Wired News has just stumbled onto 8-bit music a la vintage computers and Game Boys. Christopher Null compiles a terrific set of links in there, including Alexei Shulgin, who covers rock standards on a 386DX. (Via the always-excellent LSDJ mailing list, for users of that Game Boy cartridge — though Nanoloop lovers show up, too.)

Mr. Null then makes calls to academic “experts” — and the sparks start flying. Nicholas Collins from The School of the Art Institute of Chicago (improperly credited in Wired as the museum, not the school) says dismissively, “To imitate the wave forms of these older computers would take like 20 minutes of work.” He suggests a new Mac would cost about the same as a new machine — and there, I have to agree, though I wonder why he was asked about 386DX and not the Game Boy musicians. Got a new Mac or PC that fits in your pocket and costs $20? Didn’t think so.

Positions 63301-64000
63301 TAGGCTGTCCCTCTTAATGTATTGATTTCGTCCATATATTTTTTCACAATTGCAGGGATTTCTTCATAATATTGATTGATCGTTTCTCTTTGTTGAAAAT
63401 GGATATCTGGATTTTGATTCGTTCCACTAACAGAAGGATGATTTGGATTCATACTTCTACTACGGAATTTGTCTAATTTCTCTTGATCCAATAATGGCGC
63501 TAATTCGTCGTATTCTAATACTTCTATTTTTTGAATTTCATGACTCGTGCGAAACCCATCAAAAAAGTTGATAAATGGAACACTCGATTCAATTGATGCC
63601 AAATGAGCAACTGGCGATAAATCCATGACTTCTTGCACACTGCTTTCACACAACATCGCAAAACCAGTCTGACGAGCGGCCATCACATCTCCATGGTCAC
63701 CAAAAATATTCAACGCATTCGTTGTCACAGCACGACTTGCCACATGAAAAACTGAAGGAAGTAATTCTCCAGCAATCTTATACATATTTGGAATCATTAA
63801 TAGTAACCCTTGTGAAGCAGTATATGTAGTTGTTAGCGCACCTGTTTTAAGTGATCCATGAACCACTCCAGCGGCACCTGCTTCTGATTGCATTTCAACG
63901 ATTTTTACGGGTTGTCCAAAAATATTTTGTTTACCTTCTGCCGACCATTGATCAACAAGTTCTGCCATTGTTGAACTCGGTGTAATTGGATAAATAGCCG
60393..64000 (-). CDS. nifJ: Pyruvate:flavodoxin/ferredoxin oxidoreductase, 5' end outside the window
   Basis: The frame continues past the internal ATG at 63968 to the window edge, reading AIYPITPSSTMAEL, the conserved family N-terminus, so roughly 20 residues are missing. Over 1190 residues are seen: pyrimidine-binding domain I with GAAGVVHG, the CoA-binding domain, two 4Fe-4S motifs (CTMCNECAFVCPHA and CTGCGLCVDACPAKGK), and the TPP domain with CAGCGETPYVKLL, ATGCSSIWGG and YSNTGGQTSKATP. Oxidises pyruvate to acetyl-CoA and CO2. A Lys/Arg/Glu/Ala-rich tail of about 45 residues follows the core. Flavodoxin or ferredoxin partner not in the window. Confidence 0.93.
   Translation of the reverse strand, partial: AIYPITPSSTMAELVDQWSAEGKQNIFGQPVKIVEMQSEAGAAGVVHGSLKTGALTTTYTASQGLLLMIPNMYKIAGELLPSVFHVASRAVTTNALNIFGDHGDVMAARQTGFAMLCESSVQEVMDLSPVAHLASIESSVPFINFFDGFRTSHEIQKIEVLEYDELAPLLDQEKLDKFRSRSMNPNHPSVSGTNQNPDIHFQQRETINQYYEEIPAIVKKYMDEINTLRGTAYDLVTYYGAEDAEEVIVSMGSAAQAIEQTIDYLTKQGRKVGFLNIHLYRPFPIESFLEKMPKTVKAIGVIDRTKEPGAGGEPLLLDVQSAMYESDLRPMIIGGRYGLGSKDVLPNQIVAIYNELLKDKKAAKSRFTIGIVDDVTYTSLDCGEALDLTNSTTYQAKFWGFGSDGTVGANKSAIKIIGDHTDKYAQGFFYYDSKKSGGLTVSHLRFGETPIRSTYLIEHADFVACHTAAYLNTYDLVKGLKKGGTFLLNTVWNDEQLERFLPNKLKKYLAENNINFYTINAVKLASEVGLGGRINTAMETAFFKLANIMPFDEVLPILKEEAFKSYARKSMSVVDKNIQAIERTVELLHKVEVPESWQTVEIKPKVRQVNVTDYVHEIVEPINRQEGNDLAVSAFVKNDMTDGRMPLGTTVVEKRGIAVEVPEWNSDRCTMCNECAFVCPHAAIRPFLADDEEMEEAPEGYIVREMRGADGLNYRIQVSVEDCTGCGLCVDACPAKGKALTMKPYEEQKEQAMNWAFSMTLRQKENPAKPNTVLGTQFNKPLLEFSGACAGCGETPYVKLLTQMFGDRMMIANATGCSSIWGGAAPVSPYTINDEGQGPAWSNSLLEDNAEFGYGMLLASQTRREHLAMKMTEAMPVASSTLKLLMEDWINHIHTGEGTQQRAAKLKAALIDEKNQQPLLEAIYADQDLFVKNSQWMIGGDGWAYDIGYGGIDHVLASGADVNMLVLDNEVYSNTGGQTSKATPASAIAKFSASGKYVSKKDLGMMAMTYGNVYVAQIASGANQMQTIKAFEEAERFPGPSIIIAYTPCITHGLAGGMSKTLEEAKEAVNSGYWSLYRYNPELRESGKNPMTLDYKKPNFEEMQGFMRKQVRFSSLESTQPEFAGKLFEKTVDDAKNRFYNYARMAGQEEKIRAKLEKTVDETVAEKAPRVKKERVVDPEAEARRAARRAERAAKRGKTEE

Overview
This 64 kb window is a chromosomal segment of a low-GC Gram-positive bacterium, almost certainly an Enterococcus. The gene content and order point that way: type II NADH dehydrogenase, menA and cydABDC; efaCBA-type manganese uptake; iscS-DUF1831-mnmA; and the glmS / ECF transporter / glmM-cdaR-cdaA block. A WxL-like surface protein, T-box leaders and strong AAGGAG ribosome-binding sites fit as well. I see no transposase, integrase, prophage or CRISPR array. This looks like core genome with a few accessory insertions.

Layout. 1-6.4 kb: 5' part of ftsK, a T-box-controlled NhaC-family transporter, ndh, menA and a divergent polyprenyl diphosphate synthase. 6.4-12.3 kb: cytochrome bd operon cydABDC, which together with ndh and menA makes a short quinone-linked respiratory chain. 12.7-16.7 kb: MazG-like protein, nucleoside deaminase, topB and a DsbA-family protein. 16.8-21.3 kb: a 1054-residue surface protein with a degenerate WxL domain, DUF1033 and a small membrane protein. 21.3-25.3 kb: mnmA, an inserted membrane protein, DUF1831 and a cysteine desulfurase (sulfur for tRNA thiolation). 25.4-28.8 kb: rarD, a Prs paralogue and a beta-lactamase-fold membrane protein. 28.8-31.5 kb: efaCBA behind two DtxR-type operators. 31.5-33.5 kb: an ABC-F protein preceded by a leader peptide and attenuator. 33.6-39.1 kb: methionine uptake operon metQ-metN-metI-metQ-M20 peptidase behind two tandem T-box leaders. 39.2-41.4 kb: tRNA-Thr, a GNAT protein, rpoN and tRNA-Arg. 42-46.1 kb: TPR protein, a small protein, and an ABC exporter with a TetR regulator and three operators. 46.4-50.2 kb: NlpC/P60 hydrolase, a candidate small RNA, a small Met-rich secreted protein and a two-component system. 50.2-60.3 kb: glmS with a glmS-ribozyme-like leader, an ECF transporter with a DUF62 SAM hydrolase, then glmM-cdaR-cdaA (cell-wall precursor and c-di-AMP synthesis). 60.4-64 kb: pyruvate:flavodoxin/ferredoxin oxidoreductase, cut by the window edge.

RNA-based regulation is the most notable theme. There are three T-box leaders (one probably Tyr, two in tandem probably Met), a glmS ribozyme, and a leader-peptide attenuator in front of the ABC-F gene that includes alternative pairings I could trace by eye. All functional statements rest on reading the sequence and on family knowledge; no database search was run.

Then there’s René T.A. Lysloff, professor of music at the University of California at Riverside and co-editor of the book Music and Technoculture. First he says MIDI is “nothing special.” Fine. I’m sure he’s transmitting OSC messages from his brain or something — most of us use MIDI every day but don’t have to love it. He goes on to say “the relative low-tech angle … wears thin very quickly. It just all sounds rather flaccid.” He adds, “It certainly isn’t techno. I might even add that it isn’t even very good.” That brings us to the question, what, exactly, is “it”? All 8-bit music?

Now, I’m certainly not saying all 8-bit music is great — it’s not. (Neither is “all accordion music” or “all Eagles covers played on bagpipes.”) But if you want to hear some of the best players, be sure to hear the International Chiptune Resistance Friday if you’re in NYC . . . or Google some of those artists. You’ll find something you like. Unless you’re Professor Lysloff.

Updated: A reader thinks that Prof. Lysloff’s quote sounds out of character; see comments. That may be — it’s not clear from the article what context either of these comments are. General opinion on the LSDJ list is that it’s just a lousy article. So come on, fellow academics, think we can shatter our image as being sour about new music? (And maybe get ourselves better quotes in Wired?) -PK